So there is evidence that exercising can increase how fast your torso is rotating during the downswing and exercise can change how you move your torso and pelvis during the swing.There is also evidence that fatigue can have negative consequences for your swing i.e. fatigue can reduce how fast your torso and pelvis are moving during the swing which can results in reduced club head speeds and driving distance.6

Exercise can improve specific physical/fitness characteristics

This is the most obvious benefit of exercise – if you train a specific component of fitness and do it well and regularly, you should see improvements in that specific variable.  Several studies have examined whether specific programs can change specific fitness parameters in golfers and sure enough, if golfers follow a strengthening exercise program for selected muscles, the strength of those specific muscles improves.  If they follow a specific flexibility program, the flexibility of the joints/muscles they are targeting improves.  The point I want to make here is that different exercise programs will have different effects – it all comes down to what the specific goals of the program are, which obviously have to relate to what your specific goals are.  And this is where good communication between you, your coach and your physiotherapist or strength and conditioning trainer is very important.


The above summary is by no means exhaustive!!!  There are many many MANY different ways of exercising; many different fantastic methods of training I have not even touched on.  I am really looking forward to hearing from our players and I know many of you will have your own favourite method of exercising whether it be Pilates, yoga, Tai Chi, TRX, fitballs, kettle bells, swimming etc etc etc.  When I am prescribing exercises for my golfing clients, it really comes down to three key points:

  1. Enjoyment.  The golfer has to enjoy the type of exercise I am prescribing.  For example, there is no point prescribing gym-based exercises if the person absolutely hates going to gyms.  So I will always ask what they enjoy doing or what they are open to trying. 
  2. Simplicity.  The golfer has to actually be able to perform the exercises so I am always mindful of access to equipment, time constraints, duration of the program, physical capabilities etc.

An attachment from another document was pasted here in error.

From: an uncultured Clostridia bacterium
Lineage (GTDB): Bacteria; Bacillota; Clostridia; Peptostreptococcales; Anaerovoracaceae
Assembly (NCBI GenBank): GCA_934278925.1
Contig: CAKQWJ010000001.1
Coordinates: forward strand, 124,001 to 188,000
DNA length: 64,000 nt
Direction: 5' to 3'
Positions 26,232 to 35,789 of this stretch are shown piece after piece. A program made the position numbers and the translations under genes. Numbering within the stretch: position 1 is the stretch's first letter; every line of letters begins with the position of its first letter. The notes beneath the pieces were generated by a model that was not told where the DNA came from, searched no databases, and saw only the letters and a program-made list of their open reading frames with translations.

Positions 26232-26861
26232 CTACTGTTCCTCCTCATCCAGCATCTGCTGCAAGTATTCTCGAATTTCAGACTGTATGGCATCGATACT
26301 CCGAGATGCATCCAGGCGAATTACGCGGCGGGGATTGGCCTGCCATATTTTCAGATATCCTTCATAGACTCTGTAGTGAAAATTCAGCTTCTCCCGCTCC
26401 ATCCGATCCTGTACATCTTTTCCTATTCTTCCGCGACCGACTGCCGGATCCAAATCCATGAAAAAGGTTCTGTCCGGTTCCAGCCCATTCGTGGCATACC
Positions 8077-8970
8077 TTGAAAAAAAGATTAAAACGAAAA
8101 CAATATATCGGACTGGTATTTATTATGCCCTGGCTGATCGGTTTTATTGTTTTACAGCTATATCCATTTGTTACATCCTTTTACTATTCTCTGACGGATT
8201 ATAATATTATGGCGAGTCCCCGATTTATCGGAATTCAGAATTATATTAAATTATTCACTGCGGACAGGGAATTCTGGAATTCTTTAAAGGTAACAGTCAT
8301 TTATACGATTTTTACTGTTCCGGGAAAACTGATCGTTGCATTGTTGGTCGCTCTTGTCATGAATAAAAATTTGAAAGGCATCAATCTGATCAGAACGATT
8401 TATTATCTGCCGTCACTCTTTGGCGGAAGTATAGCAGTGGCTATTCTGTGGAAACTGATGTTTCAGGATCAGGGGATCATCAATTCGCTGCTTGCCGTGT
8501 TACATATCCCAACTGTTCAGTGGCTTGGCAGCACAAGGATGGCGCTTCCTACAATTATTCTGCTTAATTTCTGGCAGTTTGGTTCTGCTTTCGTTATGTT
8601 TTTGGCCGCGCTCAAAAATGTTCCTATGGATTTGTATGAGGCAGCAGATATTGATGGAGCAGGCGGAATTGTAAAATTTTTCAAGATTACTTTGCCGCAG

3. Individualised.  All golfers are created differently!  This means that every golfer I see has a different physical make-up, different swing mechanics, different goals, different mind set/beliefs, different backgrounds, different attitudes to training etc etc.  When we are designing programs for golfers, we have to consider all of these factors which means, very rarely are two programs exactly the same!

While there is still much research to be done, all I really wanted to do in this article was to remind you that there is good evidence that exercising can improve your golf performance and I also wanted to remind you that there is “100 ways to skin a cat”! You need to find the exercise program that works for you and, ideally, this would be done in conjunction with your coach and a qualified health professional. 

Suzann Pettersen


For a great summary on strength and conditioning programs for golfers see:

  1. Smith, C. J., Callister, R., & Lubans, D. R. (2011). A systematic review of strength and conditioning programmes designed to improve fitness characteristics in golfers. J Sports Sci, 29(9), 933-943.

All other references:

  1. Fradkin, A. J., Sherman, C. A., & Finch, C. F. (2004b). Improving golf performance with a warm up conditioning programme. Br J Sports Med, 38(6), 762-765.
  2. Fradkin, A. J., Sherman, C. A., & Finch, C. F. (2004a). How well does club head speed correlate with golf handicaps? J Sci Med Sport, 7(4), 465-472.
  3. Lephart, S. M., Smoliga, J. M., Myers, J. B., Sell, T. C., & Tsai, Y. S. (2007). An eight-week golf-specific exercise program improves physical characteristics, swing mechanics, and golf performance in recreational golfers. J Strength Cond Res, 21(3), 860-869.
  4. Latella, F. S., Yungchien, C., Young-Shen, T., Sell, T. C., & Lephart, S. M. (2008). A method of golf specific proprioception to address physical limitations of the golf swing. Paper presented at the Science and Golf V: Proceedings of the World Scientific Congress of Golf, Mesa, AZ.
  5. Evans, K., Refshauge, K. M., Adams, R. D., & Barrett, R. (2008). Swing kinematics in skilled male golfers following putting practice. J Orthop Sports Phys Ther, 38(7), 425-433.